Written by an asexual author, one of the major supporting characters, Emily, is a confirmed asexual. She is very active in the lives and romance of the main character, a gay teen, and his bisexual love interest. 

Ultraviolet and Quicksilver by R.J. Anderson
A science fiction story that takes some definite twists and turns, this series follows two girls, Alison and Tori. Each gets their own 'book', and asexual Tori is the narrator of the second book, Quicksilver (her asexuality is not really known or discussed in the first book). Based on reviews, it is highly recommended (as a good book!). We've read the first book, though it doesn't fit on this site, so it's not reviewed and it's pretty good (definitely a YA novel).


Fried Green Tomatoes at the Whistle Stop Cafe by Fannie Flagg
A much cited classic of lesbian literature, this novel revolved around two women who set up a home together, at the Whistle Stop Cafe in Alabama in the 1920s.

The Bostonians by Henry James
Written in 1886, this classic piece of literature follows the lives of two nineteenth century women in Boston. Verena Tarrant is an astonishing orator for women's rights, and Olive is a passionate feminist, who sees in Verena a soul mate. But where she desires Verena's mind and abilities, a man is busy desiring her body. A satire on possession, and the struggle to 'own' the spirited Verena, as well as an insightful study of women's rights. While it certainly hints at lesbianism, it doesn't really go any further, openly. 


Boston Marriages: Romantic but Asexual Relationships Among Contemporary Lesbians by Esther D. Rothblum and Kathleen A. Brehony (1993)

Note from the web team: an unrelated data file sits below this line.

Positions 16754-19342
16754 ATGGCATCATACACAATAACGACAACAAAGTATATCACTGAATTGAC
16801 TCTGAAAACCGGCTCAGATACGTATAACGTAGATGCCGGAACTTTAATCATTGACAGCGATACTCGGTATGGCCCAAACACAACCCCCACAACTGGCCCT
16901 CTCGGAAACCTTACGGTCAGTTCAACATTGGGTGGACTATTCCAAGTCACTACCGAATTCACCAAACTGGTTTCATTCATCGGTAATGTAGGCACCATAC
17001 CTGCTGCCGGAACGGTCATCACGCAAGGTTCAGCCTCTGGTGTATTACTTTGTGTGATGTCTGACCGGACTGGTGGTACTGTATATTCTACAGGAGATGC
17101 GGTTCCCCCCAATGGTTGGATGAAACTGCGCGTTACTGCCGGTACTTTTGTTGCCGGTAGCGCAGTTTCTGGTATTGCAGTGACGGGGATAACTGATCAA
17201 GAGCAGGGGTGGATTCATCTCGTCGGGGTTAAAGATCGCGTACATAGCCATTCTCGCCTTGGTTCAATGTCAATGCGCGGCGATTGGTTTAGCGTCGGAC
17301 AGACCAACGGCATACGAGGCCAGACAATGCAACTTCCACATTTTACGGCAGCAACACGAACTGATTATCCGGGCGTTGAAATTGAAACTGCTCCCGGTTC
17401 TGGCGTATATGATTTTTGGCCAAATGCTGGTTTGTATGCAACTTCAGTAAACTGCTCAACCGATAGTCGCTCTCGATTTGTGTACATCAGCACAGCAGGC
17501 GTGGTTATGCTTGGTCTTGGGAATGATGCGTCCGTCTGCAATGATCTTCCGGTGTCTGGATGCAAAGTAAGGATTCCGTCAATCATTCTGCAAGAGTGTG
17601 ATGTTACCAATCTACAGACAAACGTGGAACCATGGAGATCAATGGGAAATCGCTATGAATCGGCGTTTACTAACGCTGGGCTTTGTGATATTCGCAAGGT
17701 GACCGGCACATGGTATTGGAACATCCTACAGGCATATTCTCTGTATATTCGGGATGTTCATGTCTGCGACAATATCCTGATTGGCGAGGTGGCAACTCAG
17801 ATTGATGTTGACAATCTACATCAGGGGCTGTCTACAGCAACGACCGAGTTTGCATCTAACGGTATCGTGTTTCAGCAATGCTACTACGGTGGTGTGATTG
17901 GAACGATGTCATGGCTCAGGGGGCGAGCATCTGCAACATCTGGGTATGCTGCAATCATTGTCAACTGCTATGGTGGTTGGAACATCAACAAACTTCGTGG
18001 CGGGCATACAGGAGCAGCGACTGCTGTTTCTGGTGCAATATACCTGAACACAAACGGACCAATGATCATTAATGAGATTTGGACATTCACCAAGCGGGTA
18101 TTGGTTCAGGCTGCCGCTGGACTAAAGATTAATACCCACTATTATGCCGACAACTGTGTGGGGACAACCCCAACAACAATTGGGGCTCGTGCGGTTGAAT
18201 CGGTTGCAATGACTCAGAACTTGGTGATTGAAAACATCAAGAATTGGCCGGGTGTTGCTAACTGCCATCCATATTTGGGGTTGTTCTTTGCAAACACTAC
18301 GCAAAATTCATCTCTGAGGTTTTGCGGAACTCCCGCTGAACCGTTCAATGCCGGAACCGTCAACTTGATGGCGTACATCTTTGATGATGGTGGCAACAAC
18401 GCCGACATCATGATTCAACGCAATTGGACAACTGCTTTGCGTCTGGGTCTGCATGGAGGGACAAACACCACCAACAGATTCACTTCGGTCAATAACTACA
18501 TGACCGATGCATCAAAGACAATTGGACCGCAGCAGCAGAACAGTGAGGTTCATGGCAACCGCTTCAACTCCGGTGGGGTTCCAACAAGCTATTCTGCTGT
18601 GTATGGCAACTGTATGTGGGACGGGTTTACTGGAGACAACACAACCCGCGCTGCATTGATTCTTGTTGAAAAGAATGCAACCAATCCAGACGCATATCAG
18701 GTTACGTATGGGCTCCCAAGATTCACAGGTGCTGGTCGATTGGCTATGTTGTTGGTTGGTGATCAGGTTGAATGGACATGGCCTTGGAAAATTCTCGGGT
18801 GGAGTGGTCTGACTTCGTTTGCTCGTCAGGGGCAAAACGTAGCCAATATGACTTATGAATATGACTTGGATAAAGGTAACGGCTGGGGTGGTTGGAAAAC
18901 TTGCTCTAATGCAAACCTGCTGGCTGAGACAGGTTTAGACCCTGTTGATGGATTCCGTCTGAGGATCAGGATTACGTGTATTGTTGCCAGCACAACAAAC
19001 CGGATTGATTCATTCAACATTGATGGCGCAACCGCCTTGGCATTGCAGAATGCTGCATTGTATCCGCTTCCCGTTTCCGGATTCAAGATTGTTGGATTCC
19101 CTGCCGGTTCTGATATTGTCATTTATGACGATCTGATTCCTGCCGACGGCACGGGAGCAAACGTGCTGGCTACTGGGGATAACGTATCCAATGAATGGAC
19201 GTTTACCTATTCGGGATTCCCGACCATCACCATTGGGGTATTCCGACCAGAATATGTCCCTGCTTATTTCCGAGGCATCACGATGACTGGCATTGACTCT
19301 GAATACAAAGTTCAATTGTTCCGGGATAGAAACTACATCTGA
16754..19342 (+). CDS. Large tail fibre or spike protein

The only book out there that really examines the 'Boston Marriage', (asexual yet loving relationships between women). A collection of essays and personal stories.

The Hite Report on Women Loving Women by Shere Hite (republished 2009)
A study of relationships between women, including familal, sexual and 'intimate but not sexual'. The author is internationally recognised for her work on gender relations and psychosexuality. You may also be interested in The Hite Report: A National Study of Female Sexuality (2003), which is an in-depth and somewhat graphic look at women and sex.

Webcomics can be a bit tricky, because unless they're finished, or deliberately mentioning labels, you can't ever be quite sure the characters won't evolve. There's also the whole spoilers issue, or the 'making you read four years of backstory for a character that suddenly starts showing up later'. That said, webcomics are a very, very good place to find non-mainstream characters.
Mundane Nirvana - one of the two female protagonists in this awesome, random, geeky and now complete webcomic is asexual. The other is bisexual.